Microplastics in Drinking Water
A study conducted by the State University of New York at Fredonia found that water from plastic bottles contains twice as many microplastics as tap water. The data collected suggests that at least part of that contamination comes from the packaging and/or bottling process itself. However, we still don’t know whether or not this contamination has an impact on human health as more research is needed.
Microplastics in the Ocean
The NOAA states that plastic is one of the most common types of marine debris. Because plastic products degrade into smaller pieces over time, microplastics are prevalent in any body of water that’s been polluted with this type of waste.
“Bio-based and truly biodegradable plastics break down in a compost pile or landfill, but are generally not designed to degrade as quickly in the ocean,” a NOAA PDF on plastic marine debris reads.
Though the improper disposal of waste continues to taint our oceans, lakes and rivers, there are things that you as an individual can do to help remedy the problem.
Though the issues caused by plastics won’t go away overnight, there are ways you can help keep the problem from getting worse. Join cleanup efforts by visiting the NOAA Marine Debris Program page to find projects in your area.
You can also make a difference by reducing the amount of waste you produce, reusing items when possible, like water bottles, and recycling in your home, workplace, and school.
In summary, here are some important facts you should remember about microplastics:
- A microplastic is any plastic debris measuring less than five millimeters in length.
- Microplastics are typically manufactured as microbeads, capsules, fibers or pellets. They also come from large plastic items that have been broken down over time into smaller fragments.
- Microplastics have been found in the stomachs of marine organisms and previous studies suggest that chemical additives from the particles could leach out into those organisms.
- The study of microplastics’ impact on both aquatic life and humans is still in the early stages. A lot more research needs to be conducted before definitive conclusions can be drawn.
- You can help by participating in local cleanups, reducing waste, reusing items when possible and recycling.
China is banning several kinds of single-use plastic gradually over the next five years.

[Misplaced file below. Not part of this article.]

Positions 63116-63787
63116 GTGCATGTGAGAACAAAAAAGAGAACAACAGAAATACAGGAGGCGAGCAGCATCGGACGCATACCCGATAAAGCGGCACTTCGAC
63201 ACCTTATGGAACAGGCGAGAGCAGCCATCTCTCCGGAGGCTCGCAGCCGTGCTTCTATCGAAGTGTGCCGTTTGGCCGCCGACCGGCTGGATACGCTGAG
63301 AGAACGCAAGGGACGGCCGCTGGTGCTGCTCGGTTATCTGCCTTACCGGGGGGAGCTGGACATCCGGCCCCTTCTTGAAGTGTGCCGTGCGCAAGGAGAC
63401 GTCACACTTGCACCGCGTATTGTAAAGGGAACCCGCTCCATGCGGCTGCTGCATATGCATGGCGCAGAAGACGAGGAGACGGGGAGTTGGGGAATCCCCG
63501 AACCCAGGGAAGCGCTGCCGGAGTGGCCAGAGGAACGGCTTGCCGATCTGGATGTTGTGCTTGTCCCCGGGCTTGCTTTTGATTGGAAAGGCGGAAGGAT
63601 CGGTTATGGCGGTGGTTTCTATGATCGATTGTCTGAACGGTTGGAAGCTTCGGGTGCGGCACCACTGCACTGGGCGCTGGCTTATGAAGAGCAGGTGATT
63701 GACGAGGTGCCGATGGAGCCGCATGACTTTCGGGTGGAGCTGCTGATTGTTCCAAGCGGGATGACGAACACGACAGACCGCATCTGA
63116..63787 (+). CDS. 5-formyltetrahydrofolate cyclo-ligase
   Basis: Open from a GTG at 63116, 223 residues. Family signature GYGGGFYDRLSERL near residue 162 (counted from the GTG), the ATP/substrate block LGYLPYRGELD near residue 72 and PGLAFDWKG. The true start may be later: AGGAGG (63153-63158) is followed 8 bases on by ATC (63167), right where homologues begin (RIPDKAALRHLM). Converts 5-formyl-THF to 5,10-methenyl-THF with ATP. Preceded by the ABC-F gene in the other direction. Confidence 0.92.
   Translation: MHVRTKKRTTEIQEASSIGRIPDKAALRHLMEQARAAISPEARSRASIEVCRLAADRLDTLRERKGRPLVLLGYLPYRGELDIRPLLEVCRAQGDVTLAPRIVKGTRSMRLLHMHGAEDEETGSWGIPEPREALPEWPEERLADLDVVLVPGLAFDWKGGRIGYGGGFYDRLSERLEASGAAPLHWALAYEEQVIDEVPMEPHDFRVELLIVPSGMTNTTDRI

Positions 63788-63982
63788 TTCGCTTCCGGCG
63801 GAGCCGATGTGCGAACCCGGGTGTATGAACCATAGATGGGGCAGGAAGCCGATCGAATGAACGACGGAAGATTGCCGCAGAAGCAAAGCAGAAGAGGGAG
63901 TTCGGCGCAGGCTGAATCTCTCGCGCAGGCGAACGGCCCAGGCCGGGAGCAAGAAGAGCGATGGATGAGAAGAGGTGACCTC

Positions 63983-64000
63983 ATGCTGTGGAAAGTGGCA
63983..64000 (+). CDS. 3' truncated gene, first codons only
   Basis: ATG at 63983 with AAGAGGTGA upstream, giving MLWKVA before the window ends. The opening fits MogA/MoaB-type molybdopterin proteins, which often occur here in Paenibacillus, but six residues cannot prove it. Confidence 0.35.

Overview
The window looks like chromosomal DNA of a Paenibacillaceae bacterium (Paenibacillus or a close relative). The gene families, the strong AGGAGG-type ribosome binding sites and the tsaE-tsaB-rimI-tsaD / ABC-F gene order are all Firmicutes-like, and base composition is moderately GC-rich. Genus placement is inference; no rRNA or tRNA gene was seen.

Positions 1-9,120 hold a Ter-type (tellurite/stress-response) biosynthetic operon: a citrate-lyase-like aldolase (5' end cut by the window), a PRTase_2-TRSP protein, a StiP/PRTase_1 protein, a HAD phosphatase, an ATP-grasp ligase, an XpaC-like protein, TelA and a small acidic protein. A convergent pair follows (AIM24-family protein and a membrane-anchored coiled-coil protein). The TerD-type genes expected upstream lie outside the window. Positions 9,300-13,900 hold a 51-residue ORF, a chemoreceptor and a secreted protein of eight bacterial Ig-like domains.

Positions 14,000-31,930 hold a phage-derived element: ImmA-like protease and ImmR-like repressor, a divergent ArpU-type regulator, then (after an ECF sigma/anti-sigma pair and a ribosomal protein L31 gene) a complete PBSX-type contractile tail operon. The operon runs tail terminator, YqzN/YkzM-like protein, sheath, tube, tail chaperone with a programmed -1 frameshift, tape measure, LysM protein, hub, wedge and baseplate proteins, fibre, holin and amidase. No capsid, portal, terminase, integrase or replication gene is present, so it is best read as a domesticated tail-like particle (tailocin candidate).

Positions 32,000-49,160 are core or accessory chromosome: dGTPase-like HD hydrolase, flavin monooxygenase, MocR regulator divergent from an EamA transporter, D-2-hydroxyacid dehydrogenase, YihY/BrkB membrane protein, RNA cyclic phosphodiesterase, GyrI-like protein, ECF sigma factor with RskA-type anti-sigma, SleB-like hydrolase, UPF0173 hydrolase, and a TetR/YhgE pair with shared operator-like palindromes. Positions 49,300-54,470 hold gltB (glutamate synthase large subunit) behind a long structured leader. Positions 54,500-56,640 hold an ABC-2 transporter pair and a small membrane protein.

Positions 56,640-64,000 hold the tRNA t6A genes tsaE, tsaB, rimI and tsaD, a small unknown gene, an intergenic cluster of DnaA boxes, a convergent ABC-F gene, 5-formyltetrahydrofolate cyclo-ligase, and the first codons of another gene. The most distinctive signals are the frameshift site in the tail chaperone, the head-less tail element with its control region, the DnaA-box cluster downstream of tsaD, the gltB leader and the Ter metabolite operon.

A single-use plastic ban is going into effect in these Caribbean nations.
Though some countries are worse than others when it comes to ocean pollution, it’s a problem that affects all of us.
The "Interceptor" is the latest from The Ocean Cleanup.
More than a year after the launch of System 001, The Ocean Cleanup confirms that they’ve been successful in retrieving trash from the Great Pacific Garbage Patch.
This study found that it's raining plastic — here's why.
Are plastic straws really that bad?
This could remove 85 percent of microplastics from the ocean.
The U.K.'s 5p fee on bags has been extremely effective.
Here's what we can do about it.
A garment can produce 1,900 microfibers in just one wash cycle.
Plastic pollution continues to be a huge problem for marine animals.
A sixth-grader in Massachusetts has begun developing a robot that's able to detect microplastics in our ocean after wanting to make a difference at the Boston Harbor. Her ultimate goal is to create a way to also pick up trash and cut costs in the process.
Four more countries have joined the United Nations Environment Clean Seas initiative, which aims to engage communities in the prevention and cleanup of plastics in the ocean. Forty countries are now participating in the campaign.
Researchers in Pakistan have stumbled upon a type of fungus that naturally eats certain kinds of plastics, offering a potential solution to the world's plastic waste problems.
Just in time for the United States ban on the production of waterway-contaminating microbeads to take effect in July, scientists have announced that they have figured out how to make biodegradable microbeads for inclusion in everything from toothpaste to face scrubs.